Contemporary silvopasture, practiced on around 15% of the world’s grazinglands, combines trees, forage plants (grasses and other low growing plants), and livestock in an intensively managed system that produces food and other agricultural products, along with many other environmental and economic advantages. The plants and livestock used on silvopasture farms vary with region, local environmental conditions, and potential market value of products.
Cows, pigs, chickens, goats, and sheep are all used in various silvopasture operations as well as some less commonly seen animals like ostrich and emu. Each animal group provides a unique service to the ecosystem and requires the right pairing of forest land and forage to create mutually beneficial relationships.
Pigs root through oaks for fallen nuts, mushrooms and plant roots, turning the soil as they go. Sheep are often paired with Christmas trees, other hardwood pine trees, and more recently with pastures full of solar panels on solar farms. Cattle are paired with many different forest types as well. Sheep and cattle work well in these silvopasture systems, because they are natural grazers, so they are less likely to damage the trees by eating new new tree growth.
Goats are often used to clear land that has been overgrown with invasive plants like kudzu or multi-flora rose. Natural browsers, goats have a unique ability to eat almost anything, making them a perfect match for overgrown land in need of clearing. Pigs, chickens, ducks, quail, and geese are a good match for fruit and nut orchards, eating grubs and other bugs, and gleaning fallen fruit and nuts that may harbor pests and would otherwise rot. As with any system, there is a delicate balance between benefit and overuse. Allowing enough space for the animals and rotating them regularly is key to the sustainable management of silvopasture systems.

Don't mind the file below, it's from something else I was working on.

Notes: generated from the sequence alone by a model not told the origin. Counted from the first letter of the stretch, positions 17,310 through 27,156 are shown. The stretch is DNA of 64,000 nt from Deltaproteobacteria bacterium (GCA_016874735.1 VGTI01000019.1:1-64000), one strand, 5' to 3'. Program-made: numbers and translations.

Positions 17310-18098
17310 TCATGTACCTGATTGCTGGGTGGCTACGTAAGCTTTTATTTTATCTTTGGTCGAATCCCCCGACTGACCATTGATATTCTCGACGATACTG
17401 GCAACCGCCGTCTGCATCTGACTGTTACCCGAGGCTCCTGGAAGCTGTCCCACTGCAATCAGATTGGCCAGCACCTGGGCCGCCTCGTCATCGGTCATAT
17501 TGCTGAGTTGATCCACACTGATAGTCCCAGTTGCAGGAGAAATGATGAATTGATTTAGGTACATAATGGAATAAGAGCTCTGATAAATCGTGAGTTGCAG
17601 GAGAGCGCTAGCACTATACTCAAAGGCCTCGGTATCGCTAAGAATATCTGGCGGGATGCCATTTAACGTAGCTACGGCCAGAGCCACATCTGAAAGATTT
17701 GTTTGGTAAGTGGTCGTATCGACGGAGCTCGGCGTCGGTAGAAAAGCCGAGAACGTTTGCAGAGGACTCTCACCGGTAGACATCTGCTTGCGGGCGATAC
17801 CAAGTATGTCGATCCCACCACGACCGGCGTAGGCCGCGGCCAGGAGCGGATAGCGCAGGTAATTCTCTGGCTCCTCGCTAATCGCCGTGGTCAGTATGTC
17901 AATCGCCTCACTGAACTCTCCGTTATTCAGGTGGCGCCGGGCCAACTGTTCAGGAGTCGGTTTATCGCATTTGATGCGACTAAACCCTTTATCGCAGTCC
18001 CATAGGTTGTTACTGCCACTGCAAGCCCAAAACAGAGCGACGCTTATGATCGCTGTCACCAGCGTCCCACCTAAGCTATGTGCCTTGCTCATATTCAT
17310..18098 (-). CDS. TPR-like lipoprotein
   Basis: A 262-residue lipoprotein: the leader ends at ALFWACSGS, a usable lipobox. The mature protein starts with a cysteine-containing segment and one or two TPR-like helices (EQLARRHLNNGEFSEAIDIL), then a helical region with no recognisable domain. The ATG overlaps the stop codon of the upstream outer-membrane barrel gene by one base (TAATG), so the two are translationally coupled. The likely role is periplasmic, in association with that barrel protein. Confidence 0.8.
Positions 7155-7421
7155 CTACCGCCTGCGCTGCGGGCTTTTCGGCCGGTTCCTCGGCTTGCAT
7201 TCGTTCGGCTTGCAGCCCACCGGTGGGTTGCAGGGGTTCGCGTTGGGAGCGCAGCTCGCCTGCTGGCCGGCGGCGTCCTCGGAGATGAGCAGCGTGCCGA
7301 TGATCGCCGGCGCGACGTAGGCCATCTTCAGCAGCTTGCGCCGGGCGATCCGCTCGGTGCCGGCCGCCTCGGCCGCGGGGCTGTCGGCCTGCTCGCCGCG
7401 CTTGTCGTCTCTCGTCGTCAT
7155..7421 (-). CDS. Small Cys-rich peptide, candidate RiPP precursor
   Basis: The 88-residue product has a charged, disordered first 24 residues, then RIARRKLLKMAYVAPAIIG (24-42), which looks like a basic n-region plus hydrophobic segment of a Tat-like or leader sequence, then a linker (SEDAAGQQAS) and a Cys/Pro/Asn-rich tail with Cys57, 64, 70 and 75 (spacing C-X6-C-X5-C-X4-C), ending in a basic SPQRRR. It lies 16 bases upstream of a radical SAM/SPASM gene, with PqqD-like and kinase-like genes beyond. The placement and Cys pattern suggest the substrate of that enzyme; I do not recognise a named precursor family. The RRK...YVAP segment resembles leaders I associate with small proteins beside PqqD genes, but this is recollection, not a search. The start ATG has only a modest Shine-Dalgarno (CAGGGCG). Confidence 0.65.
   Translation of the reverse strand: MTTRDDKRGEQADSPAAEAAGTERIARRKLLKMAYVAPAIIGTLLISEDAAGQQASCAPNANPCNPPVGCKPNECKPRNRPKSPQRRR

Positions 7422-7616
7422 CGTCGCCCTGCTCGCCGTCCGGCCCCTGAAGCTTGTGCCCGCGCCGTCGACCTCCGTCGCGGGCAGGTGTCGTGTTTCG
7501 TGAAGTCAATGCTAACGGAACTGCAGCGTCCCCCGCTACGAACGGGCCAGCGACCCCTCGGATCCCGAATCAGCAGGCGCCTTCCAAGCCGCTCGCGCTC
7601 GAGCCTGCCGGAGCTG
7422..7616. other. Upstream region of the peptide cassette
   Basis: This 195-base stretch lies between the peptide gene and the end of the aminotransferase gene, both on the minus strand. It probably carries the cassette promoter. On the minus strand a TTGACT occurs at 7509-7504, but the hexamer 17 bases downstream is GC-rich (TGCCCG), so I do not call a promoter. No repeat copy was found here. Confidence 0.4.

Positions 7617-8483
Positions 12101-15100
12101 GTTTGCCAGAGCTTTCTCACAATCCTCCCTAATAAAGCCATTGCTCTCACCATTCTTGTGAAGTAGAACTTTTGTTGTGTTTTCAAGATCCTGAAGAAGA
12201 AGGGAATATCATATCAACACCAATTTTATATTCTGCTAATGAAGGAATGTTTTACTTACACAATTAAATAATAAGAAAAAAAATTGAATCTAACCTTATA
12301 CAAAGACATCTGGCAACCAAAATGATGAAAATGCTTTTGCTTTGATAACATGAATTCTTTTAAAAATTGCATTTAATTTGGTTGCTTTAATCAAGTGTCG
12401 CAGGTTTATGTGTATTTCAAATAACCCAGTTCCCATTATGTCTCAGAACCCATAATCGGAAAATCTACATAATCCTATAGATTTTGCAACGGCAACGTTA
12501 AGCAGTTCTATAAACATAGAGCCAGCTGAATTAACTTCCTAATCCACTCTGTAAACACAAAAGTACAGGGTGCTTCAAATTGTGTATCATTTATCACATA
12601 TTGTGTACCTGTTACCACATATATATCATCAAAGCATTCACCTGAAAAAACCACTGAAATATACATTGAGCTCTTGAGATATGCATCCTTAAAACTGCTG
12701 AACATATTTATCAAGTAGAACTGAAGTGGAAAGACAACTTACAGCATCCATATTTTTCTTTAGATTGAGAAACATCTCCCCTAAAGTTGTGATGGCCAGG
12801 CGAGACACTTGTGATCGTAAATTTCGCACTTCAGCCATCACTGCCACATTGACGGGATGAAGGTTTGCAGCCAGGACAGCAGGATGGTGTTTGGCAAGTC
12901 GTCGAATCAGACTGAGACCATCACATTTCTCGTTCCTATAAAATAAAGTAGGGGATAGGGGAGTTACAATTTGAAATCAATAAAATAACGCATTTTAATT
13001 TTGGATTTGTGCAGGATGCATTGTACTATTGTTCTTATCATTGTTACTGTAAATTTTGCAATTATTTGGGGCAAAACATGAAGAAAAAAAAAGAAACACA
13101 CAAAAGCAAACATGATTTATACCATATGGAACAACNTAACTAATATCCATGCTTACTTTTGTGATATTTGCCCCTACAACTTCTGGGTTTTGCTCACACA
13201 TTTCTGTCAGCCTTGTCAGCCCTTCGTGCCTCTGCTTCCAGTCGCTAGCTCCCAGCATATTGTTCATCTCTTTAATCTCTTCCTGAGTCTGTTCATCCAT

There are two common methods for incorporating silvopasture in farming and forestry operations. The first is to introduce livestock into already existing forest land or orchards. Within this method, trees are often thinned to provide enough light for forage production and the comfort of the livestock. The second is to add trees and shrubs to open fields in farmland. In this method, trees are planted farther apart than they would be in a woodland to allow for ample sunlight to produce good grazing for livestock. Faster growing trees like locust, alder, willow, and poplar are often used in temperate areas to establish a new silvopasture farm because they grow quickly to a size that will not be harmed by livestock. This allows for a quicker product yield while maintaining an appropriate tree choice for the region.